Photo Credit: Bruce Fedyck / USA TODAY Sports

Prospect wrap-up: Emile Poirier

Just over a year and a half ago, we ranked Emile Poirier third in our annual prospect countdown, behind Sam Bennett and Jon Gillies and ahead of Oliver Kylington. He tore up the AHL in his rookie season and looked poised to claim an opening on the Flames’ roster.

Since then, things have been concerning. He placed 16th in our December re-rank.

Perhaps he took a step backwards after his first pro season, but the thought was that Poirier could likely get back on track this season. It’s turned out to be his roughest yet. He struggled to stay on the scoresheet, and took an extended personal leave that lasted from February until the end of the season.

Could he bounce back?

Brief history

Poirier started his career as a standout for the QMJHL’s Gatineau Olympiques, scoring over a point per game in his draft year. He followed up a 32-goal, 38-assist season with a 43-goal, 44-assist effort in his draft+1 year, leading the Olympiques in scoring by 25 points. Poirier finished that year in Abbotsford, scoring four points in two regular season games, and adding another in three playoff games.

Poirier’s breakthrough came the next season for the Adirondack Flames, earning an AHL all-star nod after scoring 42 points in 55 games, finishing one point out of first place on Adirondack (although he played 12 fewer games than leading scorer Kenny Agostino). He had a brief taste of NHL action, scoring one point in six games played. Although he clearly wasn’t at the NHL level yet, it felt like only a matter of time.

His 2015-16 season went in the opposite direction. Cut from the training camp roster, Poirier struggled through the season, hitting 29 points in 60 games. Although the inaugural Stockton Heat were not great (Poirier finished sixth in scoring and was the youngest member of the top 10), Poirier had some big struggles, too. Perhaps he could bounce back next year.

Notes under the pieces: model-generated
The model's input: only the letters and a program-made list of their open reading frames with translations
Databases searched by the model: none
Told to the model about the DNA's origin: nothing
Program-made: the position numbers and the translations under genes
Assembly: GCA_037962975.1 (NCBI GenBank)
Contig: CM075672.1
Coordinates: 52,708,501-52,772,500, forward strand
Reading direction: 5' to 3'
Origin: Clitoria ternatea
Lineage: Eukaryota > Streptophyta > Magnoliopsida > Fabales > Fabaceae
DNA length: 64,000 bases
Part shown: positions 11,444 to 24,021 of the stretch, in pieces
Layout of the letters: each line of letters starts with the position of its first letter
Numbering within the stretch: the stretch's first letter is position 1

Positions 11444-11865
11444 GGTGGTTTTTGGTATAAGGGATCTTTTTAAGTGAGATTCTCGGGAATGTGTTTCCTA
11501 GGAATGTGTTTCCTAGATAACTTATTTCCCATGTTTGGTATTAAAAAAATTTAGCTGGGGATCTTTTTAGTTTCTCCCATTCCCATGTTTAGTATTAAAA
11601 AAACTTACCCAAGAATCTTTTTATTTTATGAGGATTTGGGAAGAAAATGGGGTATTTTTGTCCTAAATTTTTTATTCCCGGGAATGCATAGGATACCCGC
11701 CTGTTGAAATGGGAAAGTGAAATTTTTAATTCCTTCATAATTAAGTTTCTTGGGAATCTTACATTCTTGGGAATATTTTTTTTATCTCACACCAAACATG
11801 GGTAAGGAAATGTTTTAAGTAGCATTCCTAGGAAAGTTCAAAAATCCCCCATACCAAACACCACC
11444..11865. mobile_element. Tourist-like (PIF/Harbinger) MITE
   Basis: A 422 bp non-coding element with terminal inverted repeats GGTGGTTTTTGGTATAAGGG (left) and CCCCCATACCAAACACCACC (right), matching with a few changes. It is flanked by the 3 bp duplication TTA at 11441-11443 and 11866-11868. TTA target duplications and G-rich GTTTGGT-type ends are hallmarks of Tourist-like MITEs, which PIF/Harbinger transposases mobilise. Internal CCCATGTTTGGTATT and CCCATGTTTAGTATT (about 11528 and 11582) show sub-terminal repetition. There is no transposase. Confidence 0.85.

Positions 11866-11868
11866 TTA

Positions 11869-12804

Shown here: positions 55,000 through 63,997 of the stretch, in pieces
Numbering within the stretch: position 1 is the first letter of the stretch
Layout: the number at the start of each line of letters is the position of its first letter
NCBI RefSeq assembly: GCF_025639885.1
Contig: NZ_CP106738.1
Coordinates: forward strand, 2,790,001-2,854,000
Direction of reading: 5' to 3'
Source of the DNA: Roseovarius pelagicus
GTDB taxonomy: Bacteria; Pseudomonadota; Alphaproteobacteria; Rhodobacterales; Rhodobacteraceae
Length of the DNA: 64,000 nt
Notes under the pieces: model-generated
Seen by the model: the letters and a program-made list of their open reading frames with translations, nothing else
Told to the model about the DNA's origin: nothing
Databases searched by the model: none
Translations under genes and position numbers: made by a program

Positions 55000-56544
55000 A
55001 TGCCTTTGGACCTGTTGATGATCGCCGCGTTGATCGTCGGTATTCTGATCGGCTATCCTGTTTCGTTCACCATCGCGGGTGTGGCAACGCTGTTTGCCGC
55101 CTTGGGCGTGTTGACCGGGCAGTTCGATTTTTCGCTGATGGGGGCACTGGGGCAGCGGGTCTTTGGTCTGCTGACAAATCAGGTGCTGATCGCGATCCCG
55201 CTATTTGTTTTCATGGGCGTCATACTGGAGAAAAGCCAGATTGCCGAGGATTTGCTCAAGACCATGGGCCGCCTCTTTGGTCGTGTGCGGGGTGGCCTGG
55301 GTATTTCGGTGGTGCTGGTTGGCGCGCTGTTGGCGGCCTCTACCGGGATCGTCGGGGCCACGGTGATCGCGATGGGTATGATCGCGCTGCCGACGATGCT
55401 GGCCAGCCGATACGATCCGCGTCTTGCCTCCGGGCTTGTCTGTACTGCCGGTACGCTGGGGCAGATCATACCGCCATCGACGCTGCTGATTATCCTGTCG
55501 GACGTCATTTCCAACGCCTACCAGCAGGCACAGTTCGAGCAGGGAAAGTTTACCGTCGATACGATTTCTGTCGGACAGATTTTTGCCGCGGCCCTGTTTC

2016-17 performance

GP-G-A-P Primary points 5v5 P1 NHLe
43-6-11-17 15 10 15.56

Poirier is still a strong generator of primary offence, I guess. He mostly played with Morgan Klimchuk and Ryan Lomberg this year, so it’s kind of not hard to be the most offensively gifted one out of those three.

Just for comparison, he had more goals two seasons ago than he had points this year.

There’s no positive spin to put on this: Poirier struggled all year. Perhaps his low, low shooting percentage (finished at 8%, dropped below 6% at points this year) explains a bit of his struggles, but not all of them. He went on long scoring droughts followed by one or two great weeks, then back to nothing. There were times where it appeared that he had improved from his disastrous 2015-16, but it all fell apart in the weeks preceding his personal leave.

Final thoughts

This is the do-or-die year for Poirier. He’s been given opportunities in years past to make the team and failed to do so. He has nothing that justifies a second contract.

Hopefully this personal leave gives him a fresh start. The last two seasons have been nothing but bad for Poirier and if he can reclaim what he was in 2014-15, there’s a chance he can leapfrog back into the prospect discussion.

But right now, he’s at the bottom rung of the ladder. There are about four or five prospects who are definitely ahead of him (some of them were rookies this year) in the competition for a spot this upcoming training camp. Of course, there have been training camp surprises and Poirier could potentially be one of them.

There’s a lot to like about Poirier: he’s big, physical, in your face, can play both wings, and speedy with some pretty good puck control. If he puts it all back together, perhaps the Flames have something again.


Austin Carroll, Morgan Klimchuk, Mark Jankowski, Hunter Shinkaruk, Rasmus Andersson, Kenney Morrison, Tyler Wotherspoon, Oliver Kylington, Stepan Falkovsky, Keegan Kanzig/Mason McDonald, Ryan Culkin/Brett Pollock, Mitchell Mattson, Adam Fox, Brandon HickeyRiley Bruce/Nick Schneider, Tyler Parsons, Eetu Tuulola, Matt Phillips, Dillon Dube, Adam Ollas Mattsson, Linus Lindstrom, Pavel Karnaukhov/Rushan Rafikov, Tim Harrison